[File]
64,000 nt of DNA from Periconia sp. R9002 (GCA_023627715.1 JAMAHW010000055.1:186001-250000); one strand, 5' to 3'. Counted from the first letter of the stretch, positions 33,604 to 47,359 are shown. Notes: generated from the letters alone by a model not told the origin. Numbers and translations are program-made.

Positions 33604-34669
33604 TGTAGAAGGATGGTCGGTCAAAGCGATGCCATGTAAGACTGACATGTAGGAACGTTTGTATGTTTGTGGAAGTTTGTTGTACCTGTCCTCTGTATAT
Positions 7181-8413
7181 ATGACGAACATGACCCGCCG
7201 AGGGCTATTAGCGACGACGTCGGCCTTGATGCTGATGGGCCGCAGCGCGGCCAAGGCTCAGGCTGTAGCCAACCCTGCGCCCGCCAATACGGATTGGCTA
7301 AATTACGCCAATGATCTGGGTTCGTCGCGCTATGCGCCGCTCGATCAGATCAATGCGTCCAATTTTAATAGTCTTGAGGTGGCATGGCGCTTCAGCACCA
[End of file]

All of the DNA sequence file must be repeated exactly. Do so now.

64,000 nt of DNA from Periconia sp. R9002 (GCA_023627715.1 JAMAHW010000055.1:186001-250000); one strand, 5' to 3'. Counted from the first letter of the stretch, positions 33,604 to 47,359 are shown. Notes: generated from the letters alone by a model not told the origin. Numbers and translations are program-made.

Positions 33604-34669
33604 TGTAGAAGGATGGTCGGTCAAAGCGATGCCATGTAAGACTGACATGTAGGAACGTTTGTATGTTTGTGGAAGTTTGTTGTACCTGTCCTCTGTATAT
Positions 7181-8413
7181 ATGACGAACATGACCCGCCG
7201 AGGGCTATTAGCGACGACGTCGGCCTTGATGCTGATGGGCCGCAGCGCGGCCAAGGCTCAGGCTGTAGCCAACCCTGCGCCCGCCAATACGGATTGGCTA
7301 AATTACGCCAATGATCTGGGTTCGTCGCGCTATGCGCCGCTCGATCAGATCAATGCGTCCAATTTTAATAGTCTTGAGGTGGCATGGCGCTTCAGCACCA